“Take Me” by Darrick V. Keels

While my bibliophilic, writerly self mostly talks books, I’ve gotta share this song for anyone else who loves love. ❤
“Take Me” ~an original from my songwriter brother,
Darrick V. Keels

And, yeah, because I love love, I write stories about it. ❤

Contemporary Romances

Historical Fantasy Romances

 

Hadassah: One Night With the King by Tommy Tenney and Mark Andrew Olsen

Book reviews are subjective. I tend to rate books not according to how “perfect” they are, seem to be, or are said to be in general but rather to how perfect they are to me.

Hadassah: One Night with the King by Tommy Tenney and Mark Andrew Olsen

My rating: 4 of 5 stars

(Click the title to find the book description/blurb.)

Perhaps a young Jewish woman, a peasant from Susa, should have been the most unlikely possibility, the most unlikely candidate to be the next Queen of Persia. Nevertheless, her ascension to the throne turns out to be a timely rise to meet impending danger in Hadassah: One Night With the King by authors Tommy Tenney and Mark Andrew Olsen.

The first time I read this book over a decade ago, it became one of my all-time favorites. The flawed heroine’s journey in this novel that’s part thriller, part fictional memoir based on the biblical book of Esther was a needed balm for me during a dark season in my life.

Reading the novel for the second time years later, I again have found it to be a rich, nuanced, violent, poignant, deftly written story. It has so much of what makes historical/period reads engrossing to me. And Tenney’s intent stands out in the spiritually driven metaphors that speak to close relationship with a King.

Even so, the metaphors will never make a hero out of the cruel, vulnerable, weary, changeable man of excess and war, Xerxes. And despite what Hadassah/Esther comes to feel for the king, this novel isn’t a romance.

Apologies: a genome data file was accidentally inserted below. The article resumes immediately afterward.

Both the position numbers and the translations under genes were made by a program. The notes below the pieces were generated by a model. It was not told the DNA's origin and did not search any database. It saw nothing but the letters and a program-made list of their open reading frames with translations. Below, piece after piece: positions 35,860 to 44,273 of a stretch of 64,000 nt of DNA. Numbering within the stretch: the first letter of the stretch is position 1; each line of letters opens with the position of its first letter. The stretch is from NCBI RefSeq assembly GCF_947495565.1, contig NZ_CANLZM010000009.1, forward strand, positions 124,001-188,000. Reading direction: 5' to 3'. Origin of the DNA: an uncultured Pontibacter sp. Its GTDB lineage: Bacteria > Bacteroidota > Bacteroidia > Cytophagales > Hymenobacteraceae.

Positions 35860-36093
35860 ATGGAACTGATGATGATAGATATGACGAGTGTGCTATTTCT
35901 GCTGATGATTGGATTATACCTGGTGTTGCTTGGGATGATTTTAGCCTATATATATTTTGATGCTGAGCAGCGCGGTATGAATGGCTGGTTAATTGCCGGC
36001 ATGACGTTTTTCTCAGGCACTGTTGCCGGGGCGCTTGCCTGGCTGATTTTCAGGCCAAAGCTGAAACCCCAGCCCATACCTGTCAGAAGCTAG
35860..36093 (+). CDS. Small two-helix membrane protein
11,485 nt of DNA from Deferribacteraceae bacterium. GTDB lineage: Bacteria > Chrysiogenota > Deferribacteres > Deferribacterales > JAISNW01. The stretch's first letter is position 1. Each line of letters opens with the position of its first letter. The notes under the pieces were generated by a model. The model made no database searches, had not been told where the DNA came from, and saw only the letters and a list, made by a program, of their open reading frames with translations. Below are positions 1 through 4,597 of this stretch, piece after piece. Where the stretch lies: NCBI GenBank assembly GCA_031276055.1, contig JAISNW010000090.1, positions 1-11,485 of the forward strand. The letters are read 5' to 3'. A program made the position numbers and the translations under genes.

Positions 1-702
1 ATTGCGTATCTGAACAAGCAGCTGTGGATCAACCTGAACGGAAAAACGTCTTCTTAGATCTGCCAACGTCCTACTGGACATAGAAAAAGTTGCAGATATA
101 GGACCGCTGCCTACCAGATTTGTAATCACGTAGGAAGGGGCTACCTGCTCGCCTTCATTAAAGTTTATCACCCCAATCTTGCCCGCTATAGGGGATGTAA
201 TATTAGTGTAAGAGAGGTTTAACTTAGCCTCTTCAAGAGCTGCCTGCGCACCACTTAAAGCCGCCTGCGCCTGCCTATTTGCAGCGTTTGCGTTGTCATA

While I in no way need this to be a romance or a fairy tale, one of its key ironies didn’t strike me earlier in my life, but it strikes me now. The irony of the story’s genocide. An Amalekite is out to exterminate Jewish (Hebrew) men, women, and children—a mission stemming from a time when Israelites (Hebrews) were out to exterminate Amalekite men, women, and children.

Yet, only one of these extermination missions is really painted in a negative light here. Of course, I know why, but I’m not okay with it. I’m not okay with genocide.

It may be additionally ironic that I still consider this work of Biblical Fiction to be one of my all-time favorites. While it’s partly due to the deep, beautiful writing and to my previous experience with the novel, it’s also partly because reading this book has again shown me something so important about myself.

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Hadassah Series

 

Breakout by Samantha Price

Book reviews are subjective. I tend to rate books not according to how “perfect” they are, seem to be, or are said to be in general but rather to how perfect they are to me.

Breakout by Samantha Price

My rating: 5 of 5 stars

(Click the title to find the book description/blurb.)